Locked and Loaded: Justifying Current U.S - Iran Relations
Surajreet Singh, Editor
October 1st, 2019
As the sun rose in Saudi Arabia on the morning of September 14th, thick plumes of smoke obstructed the view of Abaqaiq and the Khurais oilfield, home to the world’s largest oil processing facility and a major oil field. Drone strikes had knocked off 5.7 million barrels of oil, approximately 6% of the world supply. The Houthi rebels claimed responsibility, casting it as a consequence for the Saudi intervention in the Yemeni civil war. The Saudis countered by asserting the drones had come from the North and East, implicating Iran. Washington responded swiftly, as President Donald Trump announced American forces were “locked and loaded” to counter further Iranian aggression. Iranian President Hassan Rouhani waved away allegations of wrongdoing, painting the incident as another result of disastrous United States (U.S) foreign policy in the Persian Gulf.
The attacks are the clearest sign of escalation in Tehran’s conflict with the U.S. Following Mr. Trump’s decision to abandon the Joint Comprehensive Plan of Action (JCPOA), more commonly referred to as the Iran nuclear deal, the two countries have been engaged in a diplomatic quagmire and exchanged increasingly aggressive rhetoric. However, as unlikely as it may seem, Mr. Trump needed to adopt a hardline stance against Iran, given the weaknesses of the JCPOA in 2015 and the republic’s role as a state sponsor of terrorism.
The negotiations for the JCPOA first began in 2006 between Iran and the P5+1 (The U.N Security Council permanent members; namely the United States, China, Russia, France, and the United Kingdom; plus Germany). The goal was to ensure that Iran would not develop nuclear weapons in any form but allowed the republic to maintain its right of nuclear fuel enrichment solely for civilian purposes. While negotiations were carried out, the P5+1 levied some economic sanctions on Iran, despite Iranian protests.
After years of negotiations, the JCPOA was agreed, in which Iran would cut down their number of centrifuges from 20,000 to 5,000 while having limits placed on the quality and quantity of uranium. Iran would also be subject to checks from the International Atomic Energy Agency (IAEA) and in return, they would have access to the world’s economy once more. However, there were several issues with the deal. The JCPOA delayed the inevitability of Iran becoming a nuclear power, allowing them to stockpile material for the next ten years in preparation for key parts of the deal to expire. The IAEA inspections gave advanced notice of sixty days to the Iranian facilities, which meant the checks were not as random as they should have been. The proponents of the deal argued it helped avert a nuclear arms race in the Middle East while ensuring peace for the time being. Opponents argued that peace, for the time being, was simply not good enough.
When Donald Trump took the oath of office in 2017, he took every opportunity he could to lambast the JCPOA, claiming it was “the worst deal ever negotiated.” His remarks left his Western allies shuddering, waiting for the moment he would eventually tear up the deal. He did so in May 2018, under the advice of John Bolton, the recently hired war hawk that has advocated for regime change in Iran, and Secretary of State Mike Pompeo, who was against the JCPOA and sought to undermine it as head of the CIA. As a result, Iranian Supreme Leader Ayatollah Khomeini banned all talks with American officials and vowed to restart the nuclear program.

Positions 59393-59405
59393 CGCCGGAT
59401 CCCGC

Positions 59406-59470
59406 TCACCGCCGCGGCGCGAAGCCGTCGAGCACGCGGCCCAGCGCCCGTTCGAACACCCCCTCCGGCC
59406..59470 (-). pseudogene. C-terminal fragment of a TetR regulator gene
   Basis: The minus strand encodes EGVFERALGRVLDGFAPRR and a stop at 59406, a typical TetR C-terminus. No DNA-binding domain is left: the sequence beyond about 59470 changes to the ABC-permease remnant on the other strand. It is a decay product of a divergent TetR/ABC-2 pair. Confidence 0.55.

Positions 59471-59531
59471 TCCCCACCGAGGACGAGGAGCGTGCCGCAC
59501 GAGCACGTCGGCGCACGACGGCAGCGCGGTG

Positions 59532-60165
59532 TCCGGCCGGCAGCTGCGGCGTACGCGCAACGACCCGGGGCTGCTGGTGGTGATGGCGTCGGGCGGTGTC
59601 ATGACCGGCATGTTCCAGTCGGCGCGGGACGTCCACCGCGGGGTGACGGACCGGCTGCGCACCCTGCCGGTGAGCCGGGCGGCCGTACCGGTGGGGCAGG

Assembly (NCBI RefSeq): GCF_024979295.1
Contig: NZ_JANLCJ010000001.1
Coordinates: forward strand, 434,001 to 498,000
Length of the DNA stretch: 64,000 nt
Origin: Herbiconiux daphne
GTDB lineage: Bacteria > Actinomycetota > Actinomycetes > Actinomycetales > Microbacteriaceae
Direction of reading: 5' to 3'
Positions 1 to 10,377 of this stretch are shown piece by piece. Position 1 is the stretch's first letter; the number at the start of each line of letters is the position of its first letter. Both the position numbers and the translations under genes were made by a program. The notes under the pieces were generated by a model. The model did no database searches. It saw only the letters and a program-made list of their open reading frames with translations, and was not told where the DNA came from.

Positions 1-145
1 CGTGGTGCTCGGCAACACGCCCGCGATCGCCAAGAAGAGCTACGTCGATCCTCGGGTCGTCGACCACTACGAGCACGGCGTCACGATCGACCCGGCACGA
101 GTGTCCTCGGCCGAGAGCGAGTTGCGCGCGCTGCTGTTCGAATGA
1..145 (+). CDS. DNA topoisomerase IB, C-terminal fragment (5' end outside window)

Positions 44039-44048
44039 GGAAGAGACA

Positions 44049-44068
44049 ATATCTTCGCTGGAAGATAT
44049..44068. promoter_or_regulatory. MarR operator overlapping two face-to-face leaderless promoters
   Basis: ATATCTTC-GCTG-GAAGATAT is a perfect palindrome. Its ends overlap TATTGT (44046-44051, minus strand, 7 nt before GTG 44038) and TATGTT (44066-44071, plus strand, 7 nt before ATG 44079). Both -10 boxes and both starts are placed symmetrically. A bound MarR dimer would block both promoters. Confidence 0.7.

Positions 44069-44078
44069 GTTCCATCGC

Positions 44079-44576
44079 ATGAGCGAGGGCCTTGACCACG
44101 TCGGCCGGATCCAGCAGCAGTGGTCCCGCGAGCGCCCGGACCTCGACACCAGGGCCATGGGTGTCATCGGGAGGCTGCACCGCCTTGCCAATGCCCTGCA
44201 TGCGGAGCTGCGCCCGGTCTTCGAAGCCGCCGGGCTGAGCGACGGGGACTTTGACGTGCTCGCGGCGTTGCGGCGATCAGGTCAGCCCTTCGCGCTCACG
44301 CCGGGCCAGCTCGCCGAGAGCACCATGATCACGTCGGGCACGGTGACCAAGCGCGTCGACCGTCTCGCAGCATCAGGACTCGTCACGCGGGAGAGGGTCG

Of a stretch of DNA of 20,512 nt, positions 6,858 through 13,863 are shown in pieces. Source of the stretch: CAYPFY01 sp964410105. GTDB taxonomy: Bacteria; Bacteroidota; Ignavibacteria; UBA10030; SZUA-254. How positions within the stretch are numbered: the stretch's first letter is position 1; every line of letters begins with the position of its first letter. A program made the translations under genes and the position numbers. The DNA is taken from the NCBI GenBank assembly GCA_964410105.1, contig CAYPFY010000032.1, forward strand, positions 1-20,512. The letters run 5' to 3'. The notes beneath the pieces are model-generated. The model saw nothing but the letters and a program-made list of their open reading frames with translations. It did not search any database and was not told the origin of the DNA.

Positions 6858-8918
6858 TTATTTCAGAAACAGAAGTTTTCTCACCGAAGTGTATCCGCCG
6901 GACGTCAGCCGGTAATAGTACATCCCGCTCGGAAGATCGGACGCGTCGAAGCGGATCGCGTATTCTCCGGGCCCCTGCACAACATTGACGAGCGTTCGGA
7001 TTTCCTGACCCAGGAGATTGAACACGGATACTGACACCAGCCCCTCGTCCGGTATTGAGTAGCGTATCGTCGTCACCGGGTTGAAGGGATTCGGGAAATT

In 2019, the tensions escalated. The US declared IRGC a terrorist organization, which prompted Iran to do the same to U.S forces. Additionally, there have been several sparks in the region, notably the seizing of oil tankers by the Iranian army and the shooting down of a U.S Air Force drone in international waters, where the U.S and Iran blamed the other for such incidents. During this time, the Trump administration had begun a campaign of maximum economic pressure, designed to bring the Islamic Republic to its knees. By imposing bruising economic sanctions, their hope is that Iran will eventually come to the table should civil unrest begin.
Mr. Trump needed to adopt a hardline stance against the Iranian regime. After the disastrous war in Iraq, Iran slowly took over as the regional hegemon of the Middle East, contributing massively to instability in the region as they attempted to counter “Western meddling”. There is clear evidence of Iranian state-sponsored terrorism and involvement in proxy warfare, as the republic has supported the likes of Hezbollah in Lebanon and Hamas in Palestine while backing Syria’s brutal dictator, Bashar al-Assad, in an agonizing conflict that has seen millions displaced. The desire to obtain nuclear power is to keep Israel, a key Western ally, in check while advancing anti-Israel regimes all across the region.
By utilizing a campaign of maximum economic pressure, along with the strengthening of Iran’s regional enemies, the U.S is using every available means to stop further state-sponsored terrorism and the propping up of authoritarian regimes. Thus, for example, the administration’s policies towards Saudi Arabia, such as regular arms deals and the indifference displayed at the murder of journalist Jamal Khashoggi, should be seen as a direct effort to keep a pro-U.S ally within reach of Tehran and to influence proceedings in the Middle East. Ensuring Iran would no longer pursue nuclear power under a new agreement, instead of simply delaying the eventuality as the JCPOA did, would be a foreign policy victory for the oft-criticized Mr. Trump.